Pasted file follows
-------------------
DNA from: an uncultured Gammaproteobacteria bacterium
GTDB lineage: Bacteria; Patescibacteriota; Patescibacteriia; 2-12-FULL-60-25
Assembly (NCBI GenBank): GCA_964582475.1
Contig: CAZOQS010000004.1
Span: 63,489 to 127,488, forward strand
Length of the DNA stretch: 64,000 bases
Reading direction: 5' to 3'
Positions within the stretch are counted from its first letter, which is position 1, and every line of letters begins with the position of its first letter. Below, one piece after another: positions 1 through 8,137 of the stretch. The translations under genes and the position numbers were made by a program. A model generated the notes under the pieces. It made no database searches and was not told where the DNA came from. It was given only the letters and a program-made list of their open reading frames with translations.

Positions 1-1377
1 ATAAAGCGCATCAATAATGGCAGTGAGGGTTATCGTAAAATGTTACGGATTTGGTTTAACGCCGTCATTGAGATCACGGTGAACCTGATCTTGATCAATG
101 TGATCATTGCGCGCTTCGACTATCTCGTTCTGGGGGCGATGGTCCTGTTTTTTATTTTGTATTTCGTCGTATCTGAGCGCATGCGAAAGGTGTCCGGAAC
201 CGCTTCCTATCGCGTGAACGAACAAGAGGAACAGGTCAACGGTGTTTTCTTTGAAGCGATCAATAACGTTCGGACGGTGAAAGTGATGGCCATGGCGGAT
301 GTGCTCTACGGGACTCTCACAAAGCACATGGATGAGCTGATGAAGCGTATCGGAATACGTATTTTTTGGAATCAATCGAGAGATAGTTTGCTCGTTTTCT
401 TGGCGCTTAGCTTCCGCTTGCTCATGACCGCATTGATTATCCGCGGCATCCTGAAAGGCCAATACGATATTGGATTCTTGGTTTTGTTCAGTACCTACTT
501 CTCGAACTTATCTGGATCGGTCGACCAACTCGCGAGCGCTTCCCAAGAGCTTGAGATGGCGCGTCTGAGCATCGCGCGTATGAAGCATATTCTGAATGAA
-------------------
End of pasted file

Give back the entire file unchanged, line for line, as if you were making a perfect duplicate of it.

DNA from: an uncultured Gammaproteobacteria bacterium
GTDB lineage: Bacteria; Patescibacteriota; Patescibacteriia; 2-12-FULL-60-25
Assembly (NCBI GenBank): GCA_964582475.1
Contig: CAZOQS010000004.1
Span: 63,489 to 127,488, forward strand
Length of the DNA stretch: 64,000 bases
Reading direction: 5' to 3'
Positions within the stretch are counted from its first letter, which is position 1, and every line of letters begins with the position of its first letter. Below, one piece after another: positions 1 through 8,137 of the stretch. The translations under genes and the position numbers were made by a program. A model generated the notes under the pieces. It made no database searches and was not told where the DNA came from. It was given only the letters and a program-made list of their open reading frames with translations.

Positions 1-1377
1 ATAAAGCGCATCAATAATGGCAGTGAGGGTTATCGTAAAATGTTACGGATTTGGTTTAACGCCGTCATTGAGATCACGGTGAACCTGATCTTGATCAATG
101 TGATCATTGCGCGCTTCGACTATCTCGTTCTGGGGGCGATGGTCCTGTTTTTTATTTTGTATTTCGTCGTATCTGAGCGCATGCGAAAGGTGTCCGGAAC
201 CGCTTCCTATCGCGTGAACGAACAAGAGGAACAGGTCAACGGTGTTTTCTTTGAAGCGATCAATAACGTTCGGACGGTGAAAGTGATGGCCATGGCGGAT
301 GTGCTCTACGGGACTCTCACAAAGCACATGGATGAGCTGATGAAGCGTATCGGAATACGTATTTTTTGGAATCAATCGAGAGATAGTTTGCTCGTTTTCT
401 TGGCGCTTAGCTTCCGCTTGCTCATGACCGCATTGATTATCCGCGGCATCCTGAAAGGCCAATACGATATTGGATTCTTGGTTTTGTTCAGTACCTACTT
501 CTCGAACTTATCTGGATCGGTCGACCAACTCGCGAGCGCTTCCCAAGAGCTTGAGATGGCGCGTCTGAGCATCGCGCGTATGAAGCATATTCTGAATGAA